1. How do you balance preserving traditional Nepali Flavors while also incorporating innovation into your dishes and teachings?

My approach to Nepali cooking is to establish a balance between innovation and tradition. Instead of blending Nepali and other cultures' cuisines, I choose to modernize it. I usually add modern touches while drawing inspiration from traditional ingredients and preparation methods. I experiment with diverse taste combinations and presentation approaches to offer novelty while keeping the dish's essence. This enables me to develop novel meals while retaining the genuine tastes of Nepali cuisine. In my approach to modernizing Nepali food, I also appreciate adding locally obtained foods to assist the local economy and promote sustainability.

Innovation into Yomari: My take on Yomari, is a rice flour dumpling loaded with molten chocolate with a chili taste and topped with the zesty kick of fresh orange and the warmth of cinnamon. It was one of the MasterChef dishes I created during the Yomari Punhi. This creative take on the classic Yomari demonstrates my love of experimenting with tastes and pushing culinary limits with the combination of tastes.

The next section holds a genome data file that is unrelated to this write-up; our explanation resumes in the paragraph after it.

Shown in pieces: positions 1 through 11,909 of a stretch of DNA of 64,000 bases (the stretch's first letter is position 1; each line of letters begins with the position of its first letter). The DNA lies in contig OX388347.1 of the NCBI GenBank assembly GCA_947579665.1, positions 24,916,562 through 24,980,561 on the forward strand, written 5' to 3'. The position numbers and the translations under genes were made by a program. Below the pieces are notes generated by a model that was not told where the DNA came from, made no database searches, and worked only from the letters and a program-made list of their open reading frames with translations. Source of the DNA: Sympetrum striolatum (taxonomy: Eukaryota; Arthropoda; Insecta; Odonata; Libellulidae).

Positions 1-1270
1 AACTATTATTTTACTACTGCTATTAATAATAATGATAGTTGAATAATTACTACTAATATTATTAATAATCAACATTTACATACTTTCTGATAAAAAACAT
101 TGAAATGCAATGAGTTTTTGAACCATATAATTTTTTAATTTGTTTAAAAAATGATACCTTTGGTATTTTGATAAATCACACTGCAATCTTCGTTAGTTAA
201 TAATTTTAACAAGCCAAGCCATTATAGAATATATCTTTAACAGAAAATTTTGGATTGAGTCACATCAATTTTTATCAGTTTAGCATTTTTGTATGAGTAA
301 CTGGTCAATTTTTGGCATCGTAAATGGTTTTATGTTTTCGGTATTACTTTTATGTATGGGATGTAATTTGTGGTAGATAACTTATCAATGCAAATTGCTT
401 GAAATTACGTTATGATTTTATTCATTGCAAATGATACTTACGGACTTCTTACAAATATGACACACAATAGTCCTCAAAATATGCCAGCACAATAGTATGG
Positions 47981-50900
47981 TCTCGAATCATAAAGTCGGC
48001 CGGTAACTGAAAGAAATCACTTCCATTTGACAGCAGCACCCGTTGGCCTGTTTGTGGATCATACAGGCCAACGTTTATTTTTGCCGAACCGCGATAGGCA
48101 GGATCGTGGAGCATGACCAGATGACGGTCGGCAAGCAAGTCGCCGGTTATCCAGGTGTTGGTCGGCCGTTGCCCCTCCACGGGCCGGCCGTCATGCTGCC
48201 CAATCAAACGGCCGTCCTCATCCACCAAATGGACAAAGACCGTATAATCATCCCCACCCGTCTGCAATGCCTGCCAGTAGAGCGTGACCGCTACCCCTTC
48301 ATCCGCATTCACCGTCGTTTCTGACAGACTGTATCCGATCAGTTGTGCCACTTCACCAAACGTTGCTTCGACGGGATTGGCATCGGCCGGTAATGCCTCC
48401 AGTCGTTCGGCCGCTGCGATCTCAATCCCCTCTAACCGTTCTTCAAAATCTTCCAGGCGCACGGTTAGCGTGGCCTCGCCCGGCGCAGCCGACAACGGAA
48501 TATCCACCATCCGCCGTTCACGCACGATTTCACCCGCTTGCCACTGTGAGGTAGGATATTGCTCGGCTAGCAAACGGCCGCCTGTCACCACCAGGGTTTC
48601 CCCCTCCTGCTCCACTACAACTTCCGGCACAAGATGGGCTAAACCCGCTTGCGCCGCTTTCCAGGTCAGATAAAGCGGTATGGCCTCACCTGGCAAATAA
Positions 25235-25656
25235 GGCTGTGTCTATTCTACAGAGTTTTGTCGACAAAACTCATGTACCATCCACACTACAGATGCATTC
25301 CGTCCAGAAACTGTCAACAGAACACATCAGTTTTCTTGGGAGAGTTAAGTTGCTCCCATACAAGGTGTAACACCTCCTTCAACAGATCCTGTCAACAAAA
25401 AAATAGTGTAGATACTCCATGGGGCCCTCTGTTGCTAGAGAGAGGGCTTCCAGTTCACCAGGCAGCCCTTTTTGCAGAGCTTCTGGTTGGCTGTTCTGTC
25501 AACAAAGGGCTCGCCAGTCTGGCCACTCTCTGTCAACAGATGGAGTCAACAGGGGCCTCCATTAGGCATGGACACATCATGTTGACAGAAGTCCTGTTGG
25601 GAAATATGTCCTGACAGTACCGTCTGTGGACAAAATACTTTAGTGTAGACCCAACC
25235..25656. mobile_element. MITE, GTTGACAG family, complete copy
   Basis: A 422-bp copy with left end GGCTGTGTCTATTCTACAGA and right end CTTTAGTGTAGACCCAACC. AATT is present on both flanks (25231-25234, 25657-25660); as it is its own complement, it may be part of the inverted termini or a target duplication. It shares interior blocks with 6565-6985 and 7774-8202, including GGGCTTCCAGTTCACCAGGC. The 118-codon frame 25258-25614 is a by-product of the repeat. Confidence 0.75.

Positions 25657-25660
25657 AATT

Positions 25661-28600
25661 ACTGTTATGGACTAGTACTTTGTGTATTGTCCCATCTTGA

1. Can you talk about role models and how they have influenced your journey as a chef?

When we were young and asked who our role model was, we used to respond that it was our mother and father. As we matured and broadened our horizons, our role models evolved by our goals and aspirations. Once we reached our goals, we automatically changed our role models, changing them every five years. Try to accomplish it throughout the years, and be sure to set realistic goals with your role model. Every five years, when we reach new professional milestones, I think it's important to update our role models, our goals develop, and so do our role models. I have the utmost regard for Saroj Das, an executive chef who has spent more than 12 years at the same five-star hotel. My present objective is to open several hotels and restaurants. It's crucial to establish goals for oneself. Now since I feel the need to set the standard for people who view me as an achiever role model, I must act like an achiever in all of my dealings with restaurants and hotels to genuinely live up to their expectations. Our role models need to constantly evolve. Mentoring, and once we get there, we have to respectfully adjust our role model.


  1. Are there any specific methods you've discovered during your culinary journey that you believe would be a great fit for Dashain recipes?